Watching our children develop as readers is an amazing process to witness. But as they learn to read there are many instances when they sort of freeze, not sure what to do next. They get stuck. This is the perfect opportunity for us parents to use reading prompts to guide our beginner readers in developing decoding strategies. We need to know how to help young readers help themselves so they can become independent, fluent readers.
“Sound it out” is Overrated
Think back to a time when your child got stuck during reading and asked for your help. What was your response? My guess it that you likely said, “Sound it out,” or you simply told your child the word, so they could keep reading. We all do this, all the time.
I think we’ve been programmed to say, “sound it out” every time our child gets bogged down in reading. It’s quick and it’s easy. It doesn’t take much forethought. And we think it works.
Similar to the “good job” phrase we tend to overuse, “sound it out” can become a bad habit. We say it so much that we forget to ask ourselves whether it’s really effective.
There are two reasons why “sound it out” is not the best reading prompt to give our children when they get stuck or make mistakes (miscues) during reading.
1. “Sound it out” is too general
“Sound it out” is not specific and can leave a child still wondering what to do. What does “sound it out” look like practically? It’s better to use a specific prompt that draws a child’s attention to individual letters and sounds, blends, word endings, etc that can help them decode the entire word.
2. “Sound it out” has limits
Another reason “sound it out” should not be our default reading prompt is that it doesn’t always work. Phonics is a fundamental component of reading, but it has its limits. If your child gets stuck on a word like “laugh” or “one,” they can get caught up trying to sound it out and lose the whole meaning of the story.
Your beginner reader may have limited experience with certain sound and spelling patterns. This would make “sounding it out” a confusing and impractical strategy.
What Good Readers Do
Reading is a complex process. It’s more than sounding out words. Good readers use a variety of information, including structure, meaning, and visual cues to make sense of text. They monitor their own reading by using all those cues at the same time.
In essence, they are asking themselves 3 simple questions as they read.
- Does it look right?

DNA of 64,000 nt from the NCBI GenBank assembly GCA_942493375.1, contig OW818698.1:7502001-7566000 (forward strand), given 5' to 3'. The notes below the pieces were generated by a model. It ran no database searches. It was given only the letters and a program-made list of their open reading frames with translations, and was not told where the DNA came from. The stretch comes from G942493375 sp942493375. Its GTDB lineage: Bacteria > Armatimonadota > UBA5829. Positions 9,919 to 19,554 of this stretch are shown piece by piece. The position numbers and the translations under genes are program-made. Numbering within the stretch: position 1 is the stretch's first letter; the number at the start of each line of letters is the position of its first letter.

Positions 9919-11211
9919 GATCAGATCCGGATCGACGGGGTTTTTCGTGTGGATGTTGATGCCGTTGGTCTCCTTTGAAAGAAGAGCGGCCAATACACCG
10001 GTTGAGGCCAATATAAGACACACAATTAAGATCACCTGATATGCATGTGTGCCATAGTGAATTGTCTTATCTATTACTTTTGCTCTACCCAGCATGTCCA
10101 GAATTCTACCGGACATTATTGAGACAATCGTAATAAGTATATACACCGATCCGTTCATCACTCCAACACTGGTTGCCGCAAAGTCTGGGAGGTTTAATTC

- Does it sound right?
- Does it make sense?
Take a moment to think about your own reading behavior. Maybe during a read aloud you said a word that didn’t make sense, but on first glance it seemed right, because it had the same spelling pattern. You reread the sentence and fixed your mistake, because you realized what you read aloud didn’t make sense. As experienced readers, we’re on autopilot, unconsciously using structure, meaning, and visual cues simultaneously when we read.
Beginner readers need practice asking these 3 questions.
Since our goal is to help our young readers help themselves, we need to have a language toolbox full of reading prompts to coach them effectively. And over time they will start asking themselves these questions before we can prompt them!
Knowing what reading prompt to say and when to say it can be tricky, but it gets easier with practice.
It takes careful observation when listening to your child read, knowledge of your child’s reading strengths and weaknesses, and lots of practice to choose the most effective prompts. So when you try a prompt and it seems to go nowhere, don’t worry, just try another.
Learning to use a variety of reading prompts is well worth the effort. You’ll stop saying “sound it out” at every hesitation or misread word, because you have something more precise and useful to say that will really help your beginner reader help himself. With time and effort, you’ll become a confident reading coach.
Reading Prompts to Guide Beginner Readers
Using the 3 simple questions good readers ask as a guide, we can build a repertoire of things to say that points to the structure, meaning, and visual information in any text.
Does it look right?